Ura vs Shodai – Also a match likely better than you would expect with a M10 vs M5 bout. Ura deploy his quantum sumo against Shodai’s flawed tachiai. As Ura will probably go low and crazy, it’s going to be fun to see how Shodai reacts. This is their first ever match. May be the best match of day 11.

Endo vs Yoshikaze – Time to see if Endo learned anything from the Mitakeumi vs Yoshikaze bout. I am guessing he did not. Interestingly enough, these two are tied 5-5 over their career. Endo is looking a bit off now, and may be hurt, where Yoshikaze seems to actually be enjoying himself almost as much as Hakuho is.

Kotoshogiku vs Chiyonokuni – Yes, Chiyonokuni is already make-koshi, but he has not been phoning in his matches. He has stepped on the dohyo each day with a plan to win, and he has given it his all. Kotoshogiku has a narrow path to hold onto Sekiwake, and the next step is defeating Chiyonokuni.

Tochiozan vs Takayasu – This is a must win for Takayasu. Given the brutality of the rest of his schedule, he needs to bank this win. Tochiozan is stronger this basho than he has looked since Nagoya 2016, so it’s not a foregone conclusion. Also of note is Tochiozan leads the career matches 18-5, so he has a habit of beating Takayasu. Much as Kintamayama seems to play on it, it does seem true that Takayasu is a chronic worrier, and it may restrain his sumo on day 11.

Terunofuji vs Aoiyama – The only question is what look of pain Aoiyama will have on his face moments after the tachiai. Kailua for the win over the man shaped meat mountain.

Hakuho vs Goeido – Only Goeido 2.0 has a chance here, and it would be so very magical if he appeared and battled Hakuho to a win. But reality says Hakuho is going to play with Goeido for a bit, then toss him around. Success here means that Goeido can come out of it without an injury.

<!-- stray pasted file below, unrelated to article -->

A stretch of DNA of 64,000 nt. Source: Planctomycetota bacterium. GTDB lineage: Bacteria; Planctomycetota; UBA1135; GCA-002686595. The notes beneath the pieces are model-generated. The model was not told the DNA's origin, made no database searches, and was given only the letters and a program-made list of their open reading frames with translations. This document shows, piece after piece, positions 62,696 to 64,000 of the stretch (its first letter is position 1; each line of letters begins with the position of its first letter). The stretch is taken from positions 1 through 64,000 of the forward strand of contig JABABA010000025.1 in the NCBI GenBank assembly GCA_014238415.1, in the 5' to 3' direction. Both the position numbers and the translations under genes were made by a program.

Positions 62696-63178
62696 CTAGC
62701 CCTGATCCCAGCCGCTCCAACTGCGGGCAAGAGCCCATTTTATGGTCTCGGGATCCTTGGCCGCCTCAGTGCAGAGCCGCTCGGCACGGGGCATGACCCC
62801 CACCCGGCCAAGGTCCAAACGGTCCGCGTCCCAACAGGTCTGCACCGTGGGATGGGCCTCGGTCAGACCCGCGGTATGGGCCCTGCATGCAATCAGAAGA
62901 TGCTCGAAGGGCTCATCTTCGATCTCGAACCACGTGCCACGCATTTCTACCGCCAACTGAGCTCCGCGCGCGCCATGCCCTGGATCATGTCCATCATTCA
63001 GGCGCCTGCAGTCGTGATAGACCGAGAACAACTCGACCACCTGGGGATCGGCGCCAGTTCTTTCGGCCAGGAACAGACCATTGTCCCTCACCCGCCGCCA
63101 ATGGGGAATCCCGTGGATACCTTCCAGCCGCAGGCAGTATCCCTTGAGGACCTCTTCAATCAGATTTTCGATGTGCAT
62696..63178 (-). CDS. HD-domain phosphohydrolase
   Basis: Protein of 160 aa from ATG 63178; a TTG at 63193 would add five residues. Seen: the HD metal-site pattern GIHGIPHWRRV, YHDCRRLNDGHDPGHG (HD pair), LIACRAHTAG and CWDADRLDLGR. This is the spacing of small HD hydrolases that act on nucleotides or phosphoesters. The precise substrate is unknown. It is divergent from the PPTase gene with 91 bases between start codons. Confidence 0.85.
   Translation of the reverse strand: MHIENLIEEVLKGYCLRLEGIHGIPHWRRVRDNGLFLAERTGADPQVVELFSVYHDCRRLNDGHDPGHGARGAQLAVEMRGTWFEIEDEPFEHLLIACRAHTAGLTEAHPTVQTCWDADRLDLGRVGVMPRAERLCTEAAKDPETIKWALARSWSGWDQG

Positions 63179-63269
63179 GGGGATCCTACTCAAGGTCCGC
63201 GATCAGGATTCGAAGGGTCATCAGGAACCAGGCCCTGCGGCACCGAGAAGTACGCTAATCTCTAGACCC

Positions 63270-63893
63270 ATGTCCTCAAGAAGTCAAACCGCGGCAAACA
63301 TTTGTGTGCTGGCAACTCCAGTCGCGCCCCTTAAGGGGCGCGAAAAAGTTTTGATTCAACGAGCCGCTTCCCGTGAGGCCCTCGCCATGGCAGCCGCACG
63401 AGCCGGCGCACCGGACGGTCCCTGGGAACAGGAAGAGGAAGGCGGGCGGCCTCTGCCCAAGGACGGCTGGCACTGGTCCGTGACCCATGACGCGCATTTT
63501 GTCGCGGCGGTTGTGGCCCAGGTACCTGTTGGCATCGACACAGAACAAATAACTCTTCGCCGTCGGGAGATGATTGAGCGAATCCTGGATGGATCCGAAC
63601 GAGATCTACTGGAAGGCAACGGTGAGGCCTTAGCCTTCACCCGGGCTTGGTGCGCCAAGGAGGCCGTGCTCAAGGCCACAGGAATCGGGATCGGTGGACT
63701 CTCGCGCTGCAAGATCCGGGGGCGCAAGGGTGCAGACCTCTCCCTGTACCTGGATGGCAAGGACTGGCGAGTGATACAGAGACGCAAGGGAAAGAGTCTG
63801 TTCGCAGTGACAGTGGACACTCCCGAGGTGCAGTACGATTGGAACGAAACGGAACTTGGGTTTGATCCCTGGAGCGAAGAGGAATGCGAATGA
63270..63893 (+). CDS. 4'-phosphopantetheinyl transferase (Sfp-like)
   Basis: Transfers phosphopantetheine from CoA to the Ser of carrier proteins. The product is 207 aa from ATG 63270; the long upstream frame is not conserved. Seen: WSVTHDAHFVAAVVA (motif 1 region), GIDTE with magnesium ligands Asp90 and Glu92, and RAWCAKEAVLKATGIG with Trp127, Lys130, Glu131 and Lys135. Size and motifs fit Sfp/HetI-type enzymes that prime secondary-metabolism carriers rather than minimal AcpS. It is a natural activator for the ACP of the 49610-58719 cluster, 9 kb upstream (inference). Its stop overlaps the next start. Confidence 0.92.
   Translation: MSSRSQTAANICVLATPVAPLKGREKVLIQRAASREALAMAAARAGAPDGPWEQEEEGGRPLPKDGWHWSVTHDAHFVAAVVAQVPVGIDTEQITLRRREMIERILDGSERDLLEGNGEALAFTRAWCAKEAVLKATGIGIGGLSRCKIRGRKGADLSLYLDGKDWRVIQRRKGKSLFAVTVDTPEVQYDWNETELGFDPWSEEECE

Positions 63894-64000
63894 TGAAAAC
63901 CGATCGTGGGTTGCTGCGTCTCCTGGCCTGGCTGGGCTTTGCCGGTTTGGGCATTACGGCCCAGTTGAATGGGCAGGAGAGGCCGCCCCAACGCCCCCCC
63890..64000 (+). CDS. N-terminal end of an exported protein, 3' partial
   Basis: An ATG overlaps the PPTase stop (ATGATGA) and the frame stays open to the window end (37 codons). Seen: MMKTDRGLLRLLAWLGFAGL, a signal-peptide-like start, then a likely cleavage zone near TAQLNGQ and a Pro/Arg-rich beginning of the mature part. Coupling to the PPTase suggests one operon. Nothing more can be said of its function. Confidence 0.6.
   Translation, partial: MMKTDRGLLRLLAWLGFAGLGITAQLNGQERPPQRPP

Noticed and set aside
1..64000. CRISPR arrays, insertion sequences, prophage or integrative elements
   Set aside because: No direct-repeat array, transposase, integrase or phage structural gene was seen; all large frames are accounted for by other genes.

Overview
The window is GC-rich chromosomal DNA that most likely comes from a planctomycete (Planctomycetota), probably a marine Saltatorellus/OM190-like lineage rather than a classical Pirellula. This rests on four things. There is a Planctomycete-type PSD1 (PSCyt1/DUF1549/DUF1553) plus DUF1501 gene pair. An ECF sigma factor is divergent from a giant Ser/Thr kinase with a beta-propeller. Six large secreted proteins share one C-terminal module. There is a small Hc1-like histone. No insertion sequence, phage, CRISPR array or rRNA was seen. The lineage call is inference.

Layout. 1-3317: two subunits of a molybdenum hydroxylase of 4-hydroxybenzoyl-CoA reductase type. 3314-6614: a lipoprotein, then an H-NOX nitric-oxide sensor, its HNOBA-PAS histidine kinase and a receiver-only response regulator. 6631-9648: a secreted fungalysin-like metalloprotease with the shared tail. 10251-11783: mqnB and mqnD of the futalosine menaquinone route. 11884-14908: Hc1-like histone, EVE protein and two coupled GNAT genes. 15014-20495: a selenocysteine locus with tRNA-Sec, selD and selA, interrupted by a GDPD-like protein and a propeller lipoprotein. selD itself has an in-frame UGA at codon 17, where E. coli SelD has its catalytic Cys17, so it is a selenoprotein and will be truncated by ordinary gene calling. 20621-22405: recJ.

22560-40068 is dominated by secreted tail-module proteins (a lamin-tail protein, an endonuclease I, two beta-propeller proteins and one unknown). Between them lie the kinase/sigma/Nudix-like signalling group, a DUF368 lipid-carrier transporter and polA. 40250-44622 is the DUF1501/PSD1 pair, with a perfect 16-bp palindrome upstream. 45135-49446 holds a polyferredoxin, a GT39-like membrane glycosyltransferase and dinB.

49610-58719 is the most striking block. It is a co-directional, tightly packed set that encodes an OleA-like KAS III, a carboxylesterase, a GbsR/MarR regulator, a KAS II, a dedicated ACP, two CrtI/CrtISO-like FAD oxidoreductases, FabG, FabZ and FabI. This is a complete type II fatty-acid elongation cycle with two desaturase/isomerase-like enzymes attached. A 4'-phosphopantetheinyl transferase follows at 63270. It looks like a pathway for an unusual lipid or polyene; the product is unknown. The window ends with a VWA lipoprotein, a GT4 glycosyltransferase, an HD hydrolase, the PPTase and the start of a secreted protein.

Harumafuji vs Mitakeumi – I am still hoping to see the death-spin. It’s been many months since Harumafuji tried to put a man in orbit, and I do so hope he can pull that one out this basho. Mitakeumi is still going to be a big deal in a while, but day 11 he gets to “enjoy” Harumafuji.

Kisenosato vs Tamawashi – Although Kisenosato has won all 9 of their prior meetings, Tamawashi has a fair chance against the one-armed Yokozuna. I am still looking for Kisenosato to do the responsible thing and go kyujo.

Kyushu Day 9 News and Highlights

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Worth the Wait.

In my humble opinion, thus far the Kyushu tournament has been fairly lackluster. I am not sure if it’s because Hakuho is good but recovering, Harumafuji had gotten boring and repetitive, or the my deeply held belief that the shimpan should have let Goeido and Okinoumi fight it out.

But day nine – it’s as if everyone decided the fans needed some real sumo, and stopped half-assing. Maybe the Sumo Kyokai discussed with the A-List crew that the fans were unhappy, and the recent resurgence in sumo’s popularity was on the line. It does not matter, day 9 was worth the wait.

At the moment Kakuryu remains undefeated, in part because he has perfected running away (which is a valid strategy) until he can figure out an attack. Hakuho finally put it in gear, and Harumfuji decided to try some sumo moves today.

On top of that, Ishiura continues to win decisively, he is dominating the lower Makuuchi ranks. I also offer a my eternal thanks to the Great Sumo Cat of the Kokugikan for bringing Terunofuji back to fighting form. It is such fun to watch him battle.

The story in Juryo was frankly more compelling that Makuuchi has been thus far, we have Osunaarashi tearing up opponents with a single minded drive to return to Makuuchi for January. We have Ura, Seiro and Satoyama continuing to win daily, and with some really good sumo.

Leaderboard

  • Undefeated: Kakuryu
  • Chasers: Harumafuji, Hakuho, Ishiura
  • Hunt Group: Kisenosato, Terunofuji, Shodai, Chiyoshoma, Arawashi

6 matches remain

Highlights

(Lots Today)

Ichinojo defeats Hidenoumi – The giant sumo robot from the future delivered today. Granted it was against a rikishi with a single win, but both put a lot of effort into their sumo today. Ichinojo now has 4 straight wins after a really weak start to the basho. Ichinojo should be a real contender in 2017, if he can stay healthy.

Ishiura defeats Hokutofuji – Don’t blink or you will miss this one. Ishiura has acres of strength, and his bout against Hokutofuji looked more like Ishiura was late for a train, and Hokutofuji simply got in the way.

Arawashi defeats Chiyotairyu – What I really like about this match, watch Arawashi hook his left hand into Chiyotairyu’s muwashi early. Chiyotairyu continues to try and push Arawashi away, but Arawashi stays close and presses Chiyotairyu out. The ability to think, act and maneuver while under attack – that’s indicators of great sumo